Picture of Lung Cancer
Lung cancer is an invasive tumor of the lungs that arises due to damage to DNA. The body normally keeps cell growth and death under tight control. In the case of cancer, the system that controls and monitors cell growth malfunctions, allowing cancer cells to form and grow. Lung cancer often metastasizes, or spreads, very early in the disease process. That makes lung cancer particularly life-threatening and difficult to treat. The most common sites where lung cancer spreads include the brain, bones, liver, and adrenal glands.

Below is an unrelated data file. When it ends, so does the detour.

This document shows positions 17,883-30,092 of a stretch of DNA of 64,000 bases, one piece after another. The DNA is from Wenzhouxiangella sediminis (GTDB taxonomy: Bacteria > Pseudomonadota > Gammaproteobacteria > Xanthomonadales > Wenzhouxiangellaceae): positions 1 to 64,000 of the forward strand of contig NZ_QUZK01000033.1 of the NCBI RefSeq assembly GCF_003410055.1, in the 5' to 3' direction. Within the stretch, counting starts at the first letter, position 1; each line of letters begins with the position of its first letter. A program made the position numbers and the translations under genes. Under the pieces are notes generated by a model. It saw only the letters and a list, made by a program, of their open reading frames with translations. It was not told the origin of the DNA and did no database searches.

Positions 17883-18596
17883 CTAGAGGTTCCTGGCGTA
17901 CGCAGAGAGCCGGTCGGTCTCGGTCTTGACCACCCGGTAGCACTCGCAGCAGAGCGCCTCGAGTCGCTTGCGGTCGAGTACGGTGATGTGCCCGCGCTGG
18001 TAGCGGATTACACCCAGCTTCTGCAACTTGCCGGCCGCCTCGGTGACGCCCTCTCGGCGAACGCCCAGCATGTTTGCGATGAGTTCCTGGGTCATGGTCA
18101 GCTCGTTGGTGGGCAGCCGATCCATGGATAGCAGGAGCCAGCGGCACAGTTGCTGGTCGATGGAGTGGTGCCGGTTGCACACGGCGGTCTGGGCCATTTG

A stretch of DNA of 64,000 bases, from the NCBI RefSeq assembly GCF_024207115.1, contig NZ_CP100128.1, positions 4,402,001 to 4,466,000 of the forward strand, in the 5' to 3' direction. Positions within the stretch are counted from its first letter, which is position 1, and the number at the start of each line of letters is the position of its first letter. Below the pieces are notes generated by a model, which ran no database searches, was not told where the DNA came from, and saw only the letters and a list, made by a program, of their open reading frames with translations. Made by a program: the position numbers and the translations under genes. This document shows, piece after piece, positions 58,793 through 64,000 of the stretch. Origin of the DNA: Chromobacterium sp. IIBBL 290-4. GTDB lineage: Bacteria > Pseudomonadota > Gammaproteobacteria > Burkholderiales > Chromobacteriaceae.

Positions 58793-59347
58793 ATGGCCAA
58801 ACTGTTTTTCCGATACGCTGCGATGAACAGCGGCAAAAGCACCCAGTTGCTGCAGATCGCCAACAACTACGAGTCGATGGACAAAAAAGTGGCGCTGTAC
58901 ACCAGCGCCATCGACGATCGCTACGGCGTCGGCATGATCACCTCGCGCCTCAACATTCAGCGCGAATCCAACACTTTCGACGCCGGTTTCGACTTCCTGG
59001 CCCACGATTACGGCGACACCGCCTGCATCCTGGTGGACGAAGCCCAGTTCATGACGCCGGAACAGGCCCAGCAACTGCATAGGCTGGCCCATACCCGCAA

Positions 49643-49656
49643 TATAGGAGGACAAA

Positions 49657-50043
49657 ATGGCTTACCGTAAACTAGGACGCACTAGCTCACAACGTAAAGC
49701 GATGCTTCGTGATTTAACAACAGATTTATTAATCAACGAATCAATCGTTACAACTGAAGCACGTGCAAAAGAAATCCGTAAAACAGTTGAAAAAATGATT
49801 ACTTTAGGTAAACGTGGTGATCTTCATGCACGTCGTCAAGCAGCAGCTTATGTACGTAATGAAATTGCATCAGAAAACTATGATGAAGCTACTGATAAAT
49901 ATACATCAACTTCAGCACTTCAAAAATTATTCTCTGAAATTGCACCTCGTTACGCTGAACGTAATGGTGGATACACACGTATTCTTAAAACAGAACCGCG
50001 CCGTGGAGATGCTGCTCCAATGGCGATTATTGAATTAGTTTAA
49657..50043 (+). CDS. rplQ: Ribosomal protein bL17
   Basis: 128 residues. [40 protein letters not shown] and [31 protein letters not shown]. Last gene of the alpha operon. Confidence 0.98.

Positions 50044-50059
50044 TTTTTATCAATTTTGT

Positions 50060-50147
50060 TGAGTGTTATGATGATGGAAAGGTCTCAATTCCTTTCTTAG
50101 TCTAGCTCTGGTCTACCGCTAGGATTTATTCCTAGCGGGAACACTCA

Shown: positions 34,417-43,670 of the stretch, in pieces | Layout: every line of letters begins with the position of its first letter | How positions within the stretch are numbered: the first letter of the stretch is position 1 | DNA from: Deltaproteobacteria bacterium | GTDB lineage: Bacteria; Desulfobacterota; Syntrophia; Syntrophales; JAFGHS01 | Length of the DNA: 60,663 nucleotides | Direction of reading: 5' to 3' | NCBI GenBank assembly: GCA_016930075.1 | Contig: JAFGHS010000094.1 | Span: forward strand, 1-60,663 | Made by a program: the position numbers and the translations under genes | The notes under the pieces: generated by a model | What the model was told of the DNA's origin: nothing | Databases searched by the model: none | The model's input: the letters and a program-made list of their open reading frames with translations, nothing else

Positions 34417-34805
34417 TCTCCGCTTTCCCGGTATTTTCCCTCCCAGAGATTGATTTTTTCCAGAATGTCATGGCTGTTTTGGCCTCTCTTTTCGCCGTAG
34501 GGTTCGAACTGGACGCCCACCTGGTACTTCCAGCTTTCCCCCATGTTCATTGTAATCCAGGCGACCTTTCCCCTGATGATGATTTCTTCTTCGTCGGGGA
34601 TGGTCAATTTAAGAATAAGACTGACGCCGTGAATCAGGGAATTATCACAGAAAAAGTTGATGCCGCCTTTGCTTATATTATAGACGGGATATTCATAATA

Lung cancer may form in any part of the lung, but the vast majority of lung cancers (90% to 95%) occur in epithelial cells. These cells line the bronchioles and bronchi, branches of the airways. Lung cancer is responsible for more deaths in men and women worldwide than any other malignancy. Cigarette smoking and tobacco use contribute to approximately 90% of lung cancers. Lung cancer risk increases as the number of cigarettes smoked over a lifetime increases. The longer someone has smoked, the greater his or her risk of lung cancer.
Text Reference: American Cancer Society: "Lung Cancer"